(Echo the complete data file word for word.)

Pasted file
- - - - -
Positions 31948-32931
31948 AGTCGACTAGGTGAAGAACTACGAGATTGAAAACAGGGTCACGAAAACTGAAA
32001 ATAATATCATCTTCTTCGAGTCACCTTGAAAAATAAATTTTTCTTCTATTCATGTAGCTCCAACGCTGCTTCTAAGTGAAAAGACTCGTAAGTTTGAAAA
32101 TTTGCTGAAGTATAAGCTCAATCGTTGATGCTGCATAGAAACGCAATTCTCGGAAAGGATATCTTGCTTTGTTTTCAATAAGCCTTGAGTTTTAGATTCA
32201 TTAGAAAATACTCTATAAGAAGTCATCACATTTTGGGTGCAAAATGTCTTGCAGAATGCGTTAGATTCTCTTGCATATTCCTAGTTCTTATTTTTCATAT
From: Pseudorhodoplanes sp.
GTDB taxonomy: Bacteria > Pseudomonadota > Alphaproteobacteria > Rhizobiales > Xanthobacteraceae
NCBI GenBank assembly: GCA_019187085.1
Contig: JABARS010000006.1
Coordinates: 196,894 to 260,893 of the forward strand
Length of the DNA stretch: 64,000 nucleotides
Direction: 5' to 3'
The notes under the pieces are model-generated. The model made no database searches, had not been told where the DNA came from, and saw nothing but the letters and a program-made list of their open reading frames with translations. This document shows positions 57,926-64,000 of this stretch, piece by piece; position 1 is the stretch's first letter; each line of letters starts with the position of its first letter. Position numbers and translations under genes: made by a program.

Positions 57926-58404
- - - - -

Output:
Positions 31948-32931
31948 AGTCGACTAGGTGAAGAACTACGAGATTGAAAACAGGGTCACGAAAACTGAAA
32001 ATAATATCATCTTCTTCGAGTCACCTTGAAAAATAAATTTTTCTTCTATTCATGTAGCTCCAACGCTGCTTCTAAGTGAAAAGACTCGTAAGTTTGAAAA
32101 TTTGCTGAAGTATAAGCTCAATCGTTGATGCTGCATAGAAACGCAATTCTCGGAAAGGATATCTTGCTTTGTTTTCAATAAGCCTTGAGTTTTAGATTCA
32201 TTAGAAAATACTCTATAAGAAGTCATCACATTTTGGGTGCAAAATGTCTTGCAGAATGCGTTAGATTCTCTTGCATATTCCTAGTTCTTATTTTTCATAT
From: Pseudorhodoplanes sp.
GTDB taxonomy: Bacteria > Pseudomonadota > Alphaproteobacteria > Rhizobiales > Xanthobacteraceae
NCBI GenBank assembly: GCA_019187085.1
Contig: JABARS010000006.1
Coordinates: 196,894 to 260,893 of the forward strand
Length of the DNA stretch: 64,000 nucleotides
Direction: 5' to 3'
The notes under the pieces are model-generated. The model made no database searches, had not been told where the DNA came from, and saw nothing but the letters and a program-made list of their open reading frames with translations. This document shows positions 57,926-64,000 of this stretch, piece by piece; position 1 is the stretch's first letter; each line of letters starts with the position of its first letter. Position numbers and translations under genes: made by a program.

Positions 57926-58404